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Just back from a week in the South of France with the kids, staying with my mother. She drives my first new car- 1992 first generation Renault Clio 1.7.

The car is 15 years old and has... 56000 Km (33000-ish miles) on the clock- One of the last new cars to be sold with a carburettor (remember those?) before catalysers became compulsory. It's an absolute gem, and I still love it to bits- Goes like stink and a load of fun drive for the week I was there.

But boy does the Civic feel BIG when you come back to it- It took me a couple of hours to get used to it again!

All this to say that it's an interesting exercise to change cars for awhile, if possible- It makes you aware of all the differences between cars which motor magazines carry on about, but which are hard to grasp if you drive the same motor day in, day out-

Still love the Civic, but that little Clio is like your first girlfriend...:oops:

Maxbert
 

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Ah yes, carbs and the smell of leaded petrol, takes you back!
 

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Oh remember it well, days of the pull out Choke, and if you forgot to push it back in you'd flood the carb :)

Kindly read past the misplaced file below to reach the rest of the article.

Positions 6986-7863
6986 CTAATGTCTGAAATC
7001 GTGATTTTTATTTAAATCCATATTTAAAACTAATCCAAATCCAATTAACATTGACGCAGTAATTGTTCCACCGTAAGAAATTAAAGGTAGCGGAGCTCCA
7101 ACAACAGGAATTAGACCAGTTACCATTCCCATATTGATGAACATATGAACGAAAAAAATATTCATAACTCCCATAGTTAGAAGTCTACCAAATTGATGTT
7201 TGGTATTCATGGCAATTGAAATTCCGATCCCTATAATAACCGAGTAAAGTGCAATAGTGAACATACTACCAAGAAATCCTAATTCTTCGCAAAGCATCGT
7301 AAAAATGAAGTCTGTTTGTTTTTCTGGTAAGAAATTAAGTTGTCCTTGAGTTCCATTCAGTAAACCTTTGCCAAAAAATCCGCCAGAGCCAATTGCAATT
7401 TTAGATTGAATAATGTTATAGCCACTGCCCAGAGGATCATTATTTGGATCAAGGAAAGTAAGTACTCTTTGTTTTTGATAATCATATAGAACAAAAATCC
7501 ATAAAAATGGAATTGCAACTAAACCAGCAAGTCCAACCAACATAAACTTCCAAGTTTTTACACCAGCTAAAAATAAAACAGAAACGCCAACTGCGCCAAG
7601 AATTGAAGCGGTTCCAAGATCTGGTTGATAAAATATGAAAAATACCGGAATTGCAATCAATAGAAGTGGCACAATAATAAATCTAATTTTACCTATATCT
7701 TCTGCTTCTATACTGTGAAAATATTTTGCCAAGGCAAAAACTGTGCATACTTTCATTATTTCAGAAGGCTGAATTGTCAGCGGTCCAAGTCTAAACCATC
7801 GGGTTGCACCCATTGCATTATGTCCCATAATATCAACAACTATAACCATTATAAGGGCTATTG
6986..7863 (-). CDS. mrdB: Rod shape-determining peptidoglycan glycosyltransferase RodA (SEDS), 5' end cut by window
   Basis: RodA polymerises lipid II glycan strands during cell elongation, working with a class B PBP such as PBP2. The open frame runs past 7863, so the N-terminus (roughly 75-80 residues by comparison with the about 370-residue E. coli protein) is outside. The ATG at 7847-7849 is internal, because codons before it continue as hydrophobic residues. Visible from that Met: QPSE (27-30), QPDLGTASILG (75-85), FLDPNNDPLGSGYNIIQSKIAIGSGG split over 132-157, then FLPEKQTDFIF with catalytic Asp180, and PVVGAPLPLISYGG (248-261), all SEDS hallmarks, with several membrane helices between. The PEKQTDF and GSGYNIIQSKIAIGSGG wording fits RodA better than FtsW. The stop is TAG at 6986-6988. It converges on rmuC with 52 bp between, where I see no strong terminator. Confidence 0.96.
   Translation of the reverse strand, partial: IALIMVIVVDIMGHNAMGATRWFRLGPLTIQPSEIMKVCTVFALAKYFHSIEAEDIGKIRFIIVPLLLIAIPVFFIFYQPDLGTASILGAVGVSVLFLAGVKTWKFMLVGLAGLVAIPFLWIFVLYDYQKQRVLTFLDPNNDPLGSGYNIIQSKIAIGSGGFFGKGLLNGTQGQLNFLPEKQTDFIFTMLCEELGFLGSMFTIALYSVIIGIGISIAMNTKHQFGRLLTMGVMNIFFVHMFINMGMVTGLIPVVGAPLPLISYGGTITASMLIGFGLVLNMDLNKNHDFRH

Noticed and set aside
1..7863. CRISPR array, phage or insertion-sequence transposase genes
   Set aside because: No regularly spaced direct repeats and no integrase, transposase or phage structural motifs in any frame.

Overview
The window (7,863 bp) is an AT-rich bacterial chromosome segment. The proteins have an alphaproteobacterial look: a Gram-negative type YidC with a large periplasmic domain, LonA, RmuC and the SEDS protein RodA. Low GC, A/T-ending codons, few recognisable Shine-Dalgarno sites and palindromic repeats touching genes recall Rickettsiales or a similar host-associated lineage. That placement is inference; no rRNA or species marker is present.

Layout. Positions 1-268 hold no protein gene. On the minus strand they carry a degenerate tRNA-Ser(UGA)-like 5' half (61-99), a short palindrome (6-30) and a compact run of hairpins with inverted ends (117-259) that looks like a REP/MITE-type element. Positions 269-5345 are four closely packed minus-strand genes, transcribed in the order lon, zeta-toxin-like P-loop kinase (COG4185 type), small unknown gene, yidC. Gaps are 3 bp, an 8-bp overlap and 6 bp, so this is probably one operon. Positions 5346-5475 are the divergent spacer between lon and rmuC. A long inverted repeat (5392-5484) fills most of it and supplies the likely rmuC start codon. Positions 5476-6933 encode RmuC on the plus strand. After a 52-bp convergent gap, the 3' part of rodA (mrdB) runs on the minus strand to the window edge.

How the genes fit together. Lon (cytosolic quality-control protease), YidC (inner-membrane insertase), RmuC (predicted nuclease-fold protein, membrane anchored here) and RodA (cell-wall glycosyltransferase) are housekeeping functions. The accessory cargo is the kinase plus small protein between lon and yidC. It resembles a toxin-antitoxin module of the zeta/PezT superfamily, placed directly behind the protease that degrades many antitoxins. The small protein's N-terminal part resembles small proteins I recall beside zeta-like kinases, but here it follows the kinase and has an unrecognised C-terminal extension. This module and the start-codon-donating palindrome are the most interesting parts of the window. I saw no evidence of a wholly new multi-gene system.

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my 91 civic had twin carbs, they made some lovely noises and yeah the manual choke two clicks to start it up then you had to knock it back to one click otherwise it would get really lumpy and stall. that was a brilliant little car and i agree with maxbert like ya first girlfriend, i still miss that car in some ways, it was me first car paid for out right and while my mates were driving around in corsas novas and fiestas this was something very different and much much better.

Adrian
 

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Ah my first car was a D-reg 1000CC Fiat Panda, used to feed it 4-star at about 50.9p/litre.

I rememeber that if it flooded from too much choke you could get flames to shoot out of the top of the carb :D . All very amusing but didn't help with getting to work on time!